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What were Dr Ambedkar's thoughts on agriculture and land rights?

03:51 PM May 29, 2023 IST | Ground report
what were dr ambedkar s thoughts on agriculture and land rights

Vikas Meshram | What were Dr. Babasaheb Ambedkar's thoughts on agriculture, let's understand in this article. We all know that in the past when a king pleased a person or a minister and gave villages in a jagir as a reward. Hence, the rewardee becames a jagirdar, a feudal lord, or a zamindar. But, the Brahmins were upper class. Also, Dalit Magas succeeded in taking over some small agricultural lands.

Land revenue system

The British government had a ryotwari system in which the landlord was responsible for paying rent to the government. If he did not pay the rent, the owner would have been evicted from the land. Babasaheb Ambedkar himself opposed it when the government introduced an amendment bill to give ryotwari lands to big zamindars. He had said that one day the country will be ruined if the ownership of land continues to increase like this. But, the government did not agree to that.


Maharashtra also had the Khoti system. In Ryotwadis farmers paid taxes directly to the government, but as per the Khoti system, there were middlemen, also known as Khots. They were free to do anything to collect taxes from the peasants. They used to torture the peasants a lot and sometimes evicted them from the land. For this, Babasaheb Ambedkar himself introduced a bill to abolish the Khoti system in the Bombay Legislative Assembly in 1937. And, through Ambedkar's efforts, the khoti system ended and the farmers got their rights.

Read more: To help farmers, state govt pushes agriculture model by B R Ambedkar


Cooperative farming

In 1927, the British government presented a bill in the Bombay Legislative Assembly to increase the agricultural land of small farmers and transfer it to zamindars. Babasaheb Ambedkar protested that agriculture is productive and unproductive depending on its size and not on the labor and capital of the farmer. He said that the problem will not be solved by increasing the size of agriculture. But, this problem can be solved by intensive farming. That is why he advised that cooperative farming should be adopted in general areas. Babasaheb gave the example of adopting cooperative farming in some parts of Italy, France, and England.


Dr. Babasaheb Ambedkar suggested the way of cooperative farming for the development of agriculture in India. Dr Ambedkar wrote an article titled 'Small Holdings in India and Their Remedies' in 1918. The article presented the problems of landholding farmers in scattered areas of India. He said that scattered smallholder farmers are unable to get the expected returns from agriculture due to a lack of adequate capital and resources. Hence, the need for reforms for the development of the agriculture sector in India, the government should provide resources and capital for agricultural activities, his article stated. He explained the nature of collective farming. Here, he demanded the nationalization of lands.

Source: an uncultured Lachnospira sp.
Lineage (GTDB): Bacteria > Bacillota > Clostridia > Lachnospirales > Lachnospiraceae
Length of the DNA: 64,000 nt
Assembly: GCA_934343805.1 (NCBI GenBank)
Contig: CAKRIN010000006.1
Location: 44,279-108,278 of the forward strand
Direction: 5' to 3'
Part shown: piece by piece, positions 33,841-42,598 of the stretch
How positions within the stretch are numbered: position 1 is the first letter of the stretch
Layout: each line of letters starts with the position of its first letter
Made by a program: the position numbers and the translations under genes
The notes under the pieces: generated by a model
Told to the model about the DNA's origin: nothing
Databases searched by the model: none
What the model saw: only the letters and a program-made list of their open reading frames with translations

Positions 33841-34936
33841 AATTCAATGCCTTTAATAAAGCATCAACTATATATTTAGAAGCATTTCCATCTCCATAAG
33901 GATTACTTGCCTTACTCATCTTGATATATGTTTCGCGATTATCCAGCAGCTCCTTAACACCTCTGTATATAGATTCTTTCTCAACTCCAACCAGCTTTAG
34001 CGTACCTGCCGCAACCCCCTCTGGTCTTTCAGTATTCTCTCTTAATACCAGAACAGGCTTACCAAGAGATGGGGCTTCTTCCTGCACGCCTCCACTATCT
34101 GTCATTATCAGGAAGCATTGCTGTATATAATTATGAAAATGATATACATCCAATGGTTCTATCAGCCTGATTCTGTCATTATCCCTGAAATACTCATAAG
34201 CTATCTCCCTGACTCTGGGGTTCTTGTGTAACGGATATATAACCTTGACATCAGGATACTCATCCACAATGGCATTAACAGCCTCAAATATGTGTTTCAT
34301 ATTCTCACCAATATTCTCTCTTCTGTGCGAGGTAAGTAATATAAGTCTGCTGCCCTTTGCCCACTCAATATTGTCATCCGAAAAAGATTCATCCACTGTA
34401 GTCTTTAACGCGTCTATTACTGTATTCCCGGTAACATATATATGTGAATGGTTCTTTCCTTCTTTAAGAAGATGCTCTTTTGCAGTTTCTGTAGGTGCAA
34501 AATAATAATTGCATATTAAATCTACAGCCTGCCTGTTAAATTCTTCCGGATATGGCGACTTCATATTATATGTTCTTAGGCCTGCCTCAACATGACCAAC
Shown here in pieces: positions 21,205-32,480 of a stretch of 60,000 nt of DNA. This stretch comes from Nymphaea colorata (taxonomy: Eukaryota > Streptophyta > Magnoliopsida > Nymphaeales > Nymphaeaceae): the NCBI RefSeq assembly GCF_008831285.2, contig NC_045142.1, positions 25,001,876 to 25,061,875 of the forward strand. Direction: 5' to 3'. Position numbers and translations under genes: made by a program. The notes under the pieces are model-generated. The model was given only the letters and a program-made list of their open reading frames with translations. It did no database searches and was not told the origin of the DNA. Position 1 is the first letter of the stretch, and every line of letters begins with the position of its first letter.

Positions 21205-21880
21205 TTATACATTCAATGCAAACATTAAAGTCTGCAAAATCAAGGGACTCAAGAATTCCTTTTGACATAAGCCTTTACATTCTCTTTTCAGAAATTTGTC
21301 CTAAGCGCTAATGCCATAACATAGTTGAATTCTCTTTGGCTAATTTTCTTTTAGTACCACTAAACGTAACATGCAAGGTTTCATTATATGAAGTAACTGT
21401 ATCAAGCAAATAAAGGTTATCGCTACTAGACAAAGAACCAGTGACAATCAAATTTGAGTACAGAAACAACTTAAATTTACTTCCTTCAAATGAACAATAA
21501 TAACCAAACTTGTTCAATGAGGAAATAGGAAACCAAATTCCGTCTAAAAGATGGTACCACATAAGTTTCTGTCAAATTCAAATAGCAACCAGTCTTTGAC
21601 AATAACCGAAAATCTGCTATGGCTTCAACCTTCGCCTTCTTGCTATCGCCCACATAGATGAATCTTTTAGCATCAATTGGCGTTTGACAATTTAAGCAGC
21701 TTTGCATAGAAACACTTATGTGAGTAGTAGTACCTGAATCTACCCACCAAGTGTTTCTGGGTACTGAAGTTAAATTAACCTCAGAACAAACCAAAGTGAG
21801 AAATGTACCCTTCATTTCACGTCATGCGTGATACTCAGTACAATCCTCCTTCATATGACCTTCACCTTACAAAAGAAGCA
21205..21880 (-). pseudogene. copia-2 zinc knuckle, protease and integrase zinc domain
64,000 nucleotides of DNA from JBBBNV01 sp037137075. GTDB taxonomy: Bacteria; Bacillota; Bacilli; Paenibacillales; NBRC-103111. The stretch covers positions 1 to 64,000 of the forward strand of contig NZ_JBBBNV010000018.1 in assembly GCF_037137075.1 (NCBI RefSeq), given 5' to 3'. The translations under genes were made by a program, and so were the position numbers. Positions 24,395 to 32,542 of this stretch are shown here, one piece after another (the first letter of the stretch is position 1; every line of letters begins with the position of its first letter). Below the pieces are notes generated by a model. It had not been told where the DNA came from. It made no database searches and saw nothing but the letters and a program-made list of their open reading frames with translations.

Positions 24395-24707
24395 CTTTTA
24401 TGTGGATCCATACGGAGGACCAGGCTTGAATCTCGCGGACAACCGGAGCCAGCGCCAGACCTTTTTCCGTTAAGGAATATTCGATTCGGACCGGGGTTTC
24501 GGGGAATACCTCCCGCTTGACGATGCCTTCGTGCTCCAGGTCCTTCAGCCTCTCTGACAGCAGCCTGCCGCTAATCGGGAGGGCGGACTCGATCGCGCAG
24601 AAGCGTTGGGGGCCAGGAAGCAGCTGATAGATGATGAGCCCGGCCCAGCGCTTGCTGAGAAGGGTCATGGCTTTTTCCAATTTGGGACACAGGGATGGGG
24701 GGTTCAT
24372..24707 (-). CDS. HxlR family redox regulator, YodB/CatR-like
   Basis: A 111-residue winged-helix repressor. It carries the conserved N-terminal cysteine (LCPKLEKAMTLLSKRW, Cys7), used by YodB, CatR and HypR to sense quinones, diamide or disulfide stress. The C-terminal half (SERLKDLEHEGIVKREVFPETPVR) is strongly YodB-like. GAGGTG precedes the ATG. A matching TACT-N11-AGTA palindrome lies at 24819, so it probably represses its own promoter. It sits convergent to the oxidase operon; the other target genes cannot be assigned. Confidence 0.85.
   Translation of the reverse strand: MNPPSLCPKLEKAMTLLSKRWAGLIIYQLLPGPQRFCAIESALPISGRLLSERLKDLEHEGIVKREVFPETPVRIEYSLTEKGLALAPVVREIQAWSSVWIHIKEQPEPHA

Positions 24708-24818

Today's reality

Today, more than 50% of India's population is engaged in agriculture-related work. In such a situation, handing over Indian agriculture to corporate means leading India to a new slavery. If there is any solution to this crisis, it was suggested by Babasaheb Ambedkar. Provision of capital and resources by the state and promotion of collective farming. For that honest land reform can be the first step in this direction.


It was Babasaheb Ambedkar himself in 1946 in a statement to the Constituent Assembly demanding the nationalization of land. And, the statement is still available today under the title "States and Minorities". They wanted the nationalization of land, education, the insurance industry, banks, etc. He wanted there to be no zamindars, tenants, and landless.

Read more: An Evaluation of Dr. Ambedkar’s Economic Thought on Agriculture in the context of Globalization


Even in 1954, Babasaheb raised his voice during the debate in parliament for the nationalization of land. But, Congress did not listen to him, as the power/authority of India was in the hands of kings, nawabs, and landlords. And, these positions were headed by a Brahmin who wanted to maintain Brahmin/Savarna supremacy. Babasaheb was as serious about the land issue as he was about other issues that pervaded India. To solve the problems of farmers, Babasaheb also wrote a research paper called 'Small Holdings in India'. Furthermore, this research paper is a good solution to today's worsening agricultural problem. Hence, it should be read by people of today.

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